Recently a friend of mine was bemoaning the fact that there is not much in the way of social groups where he lived. Not one to take “can’t” for an answer I used some Clean Language questioning to explore that “can’t”. It turned out that there was in fact at least one group but because he had no idea what they did, had done nothing about it.
Now of course it’s easy for me, as an outside observer, to help my friend discover the problem and allow him to come up with a solution (phone them up and ask!), but I know we all have things in our lives that we want to do but don’t purely because we don’t know what’s involved.
“Hypnosis in Gravesend”
I’d always wanted to learn hypnosis but had never done anything about it because I’d no idea what was involved. One day I just happened to be in the right frame of mind and I casually Googled hypnosis training in Gravesend and guess what: There was a course running not far away and at a price and time I could afford. It didn’t take much thinking to sign up after that.
Fear holds us back from so many things, but so seldom do we realize that the “fear” is not in the doing or becoming whatever it is: it is the fear of the unknown process of getting there!
Think of something that you really want to do but haven’t. Get a new job? Go on a trans-European holiday? Learn a new language?
Now ask yourself what is it that is holding you back from that and what you would like to have happen.
Could it be that you don’t know what is available, how to organize it, where to go that is the problem? In other words; could be the mystery, the lack of knowledge, which is what you’re afraid of? It’s not the holiday or the job or the language that is scary is it, so it must be the organising of the holiday, the “finding” of the job and the fact that you don’t even know if there is somewhere nearby that even teaches languages.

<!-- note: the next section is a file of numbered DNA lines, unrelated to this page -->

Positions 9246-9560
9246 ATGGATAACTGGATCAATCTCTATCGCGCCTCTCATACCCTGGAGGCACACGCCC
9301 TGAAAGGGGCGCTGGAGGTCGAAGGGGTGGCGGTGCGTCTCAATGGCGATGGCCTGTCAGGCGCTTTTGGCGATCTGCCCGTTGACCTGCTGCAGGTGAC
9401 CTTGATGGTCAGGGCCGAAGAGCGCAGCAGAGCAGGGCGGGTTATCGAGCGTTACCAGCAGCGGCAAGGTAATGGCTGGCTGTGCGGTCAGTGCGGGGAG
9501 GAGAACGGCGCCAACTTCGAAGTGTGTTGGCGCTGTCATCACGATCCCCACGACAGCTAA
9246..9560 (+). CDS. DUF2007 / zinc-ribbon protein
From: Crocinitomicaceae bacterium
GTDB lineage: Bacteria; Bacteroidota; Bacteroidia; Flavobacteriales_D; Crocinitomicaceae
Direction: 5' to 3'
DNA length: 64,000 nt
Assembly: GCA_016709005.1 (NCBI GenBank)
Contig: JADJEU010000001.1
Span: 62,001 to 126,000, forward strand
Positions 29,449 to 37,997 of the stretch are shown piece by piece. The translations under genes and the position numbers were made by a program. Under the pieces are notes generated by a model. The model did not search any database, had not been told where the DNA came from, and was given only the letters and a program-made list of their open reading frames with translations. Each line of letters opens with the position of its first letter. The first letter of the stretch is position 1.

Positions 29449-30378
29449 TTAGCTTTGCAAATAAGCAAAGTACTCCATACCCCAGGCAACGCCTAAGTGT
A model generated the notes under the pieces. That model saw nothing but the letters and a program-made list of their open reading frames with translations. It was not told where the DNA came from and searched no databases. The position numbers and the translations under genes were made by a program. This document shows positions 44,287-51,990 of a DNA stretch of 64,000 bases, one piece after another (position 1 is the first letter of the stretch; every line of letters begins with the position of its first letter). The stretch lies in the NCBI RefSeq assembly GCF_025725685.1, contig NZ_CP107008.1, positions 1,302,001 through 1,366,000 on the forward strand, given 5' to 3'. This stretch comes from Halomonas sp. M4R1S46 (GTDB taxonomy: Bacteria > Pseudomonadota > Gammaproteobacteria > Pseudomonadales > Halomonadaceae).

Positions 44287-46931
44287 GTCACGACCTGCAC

Diminish the power of the unknown with knowledge
This year, why not choose one of those things that you always promise yourself you’d do and rather than promise yourself that you’ll do it, simply find out what is involved. Choose a starting point and go from there. I bet you’ll find it’s not as difficult as you imagine.
With a background in business analysis and customer relationship management, one could say I’ve been helping businesses get to grips and install better ways of thinking for a long time. Throw into the mix hypnosis, NLP, IEMT and Provocative Change Works and you find yourself reading about someone who achieves change with people individually and as an organisation. On this site, you’ll discover the personal side of Ben and if you continue reading, you see he’s pretty dedicated to finding the best way to enable you to tap into the inherent ability to change within all of us.
After my first hypnosis course I headed straight for my local post office and posted a note in the window: “Trainee hypnotist requires volunteers...” Needless to say I was literally inundated with three requests to help all of whom I worked with successfully. What a great start!